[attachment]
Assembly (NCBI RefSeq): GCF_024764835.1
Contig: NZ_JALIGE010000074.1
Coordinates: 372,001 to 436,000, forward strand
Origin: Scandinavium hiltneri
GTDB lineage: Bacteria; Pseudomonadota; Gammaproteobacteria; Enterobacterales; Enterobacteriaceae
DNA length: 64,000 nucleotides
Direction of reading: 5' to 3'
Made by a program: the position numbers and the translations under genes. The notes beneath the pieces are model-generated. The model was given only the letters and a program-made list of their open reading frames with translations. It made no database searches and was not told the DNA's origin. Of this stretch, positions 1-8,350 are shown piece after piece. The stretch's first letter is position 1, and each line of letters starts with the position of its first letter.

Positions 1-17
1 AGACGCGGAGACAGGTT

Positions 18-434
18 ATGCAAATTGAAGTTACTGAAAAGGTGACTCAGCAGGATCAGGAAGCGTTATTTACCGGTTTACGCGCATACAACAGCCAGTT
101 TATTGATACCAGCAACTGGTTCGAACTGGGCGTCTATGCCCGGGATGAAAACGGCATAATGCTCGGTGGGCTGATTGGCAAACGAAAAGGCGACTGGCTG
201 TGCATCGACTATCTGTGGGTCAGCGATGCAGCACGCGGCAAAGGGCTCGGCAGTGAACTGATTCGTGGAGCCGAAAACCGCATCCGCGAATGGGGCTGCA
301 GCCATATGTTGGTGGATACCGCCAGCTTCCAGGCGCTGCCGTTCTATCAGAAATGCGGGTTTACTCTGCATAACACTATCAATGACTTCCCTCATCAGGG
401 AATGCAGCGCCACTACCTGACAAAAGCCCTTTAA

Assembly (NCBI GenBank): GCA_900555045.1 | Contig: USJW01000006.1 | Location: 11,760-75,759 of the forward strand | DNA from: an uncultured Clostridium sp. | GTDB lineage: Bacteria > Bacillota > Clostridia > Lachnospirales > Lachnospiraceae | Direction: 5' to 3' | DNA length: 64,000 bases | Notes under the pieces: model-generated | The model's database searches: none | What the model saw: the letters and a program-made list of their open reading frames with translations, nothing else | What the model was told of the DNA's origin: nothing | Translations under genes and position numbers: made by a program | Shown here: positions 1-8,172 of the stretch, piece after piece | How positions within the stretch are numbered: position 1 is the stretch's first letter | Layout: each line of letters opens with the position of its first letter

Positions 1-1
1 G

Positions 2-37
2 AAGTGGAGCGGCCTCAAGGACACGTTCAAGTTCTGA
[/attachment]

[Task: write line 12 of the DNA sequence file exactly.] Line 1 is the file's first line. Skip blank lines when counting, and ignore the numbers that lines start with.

18 ATGCAAATTGAAGTTACTGAAAAGGTGACTCAGCAGGATCAGGAAGCGTTATTTACCGGTTTACGCGCATACAACAGCCAGTT